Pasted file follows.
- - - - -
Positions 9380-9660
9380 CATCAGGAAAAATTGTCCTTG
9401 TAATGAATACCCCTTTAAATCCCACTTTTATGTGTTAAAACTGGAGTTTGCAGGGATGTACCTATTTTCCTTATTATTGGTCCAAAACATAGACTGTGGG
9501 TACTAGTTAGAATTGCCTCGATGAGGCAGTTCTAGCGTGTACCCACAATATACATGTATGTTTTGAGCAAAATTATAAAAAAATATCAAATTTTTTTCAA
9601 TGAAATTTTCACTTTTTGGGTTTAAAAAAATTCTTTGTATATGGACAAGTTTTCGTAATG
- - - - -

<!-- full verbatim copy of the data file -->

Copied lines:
Positions 9380-9660
9380 CATCAGGAAAAATTGTCCTTG
9401 TAATGAATACCCCTTTAAATCCCACTTTTATGTGTTAAAACTGGAGTTTGCAGGGATGTACCTATTTTCCTTATTATTGGTCCAAAACATAGACTGTGGG
9501 TACTAGTTAGAATTGCCTCGATGAGGCAGTTCTAGCGTGTACCCACAATATACATGTATGTTTTGAGCAAAATTATAAAAAAATATCAAATTTTTTTCAA
9601 TGAAATTTTCACTTTTTGGGTTTAAAAAAATTCTTTGTATATGGACAAGTTTTCGTAATG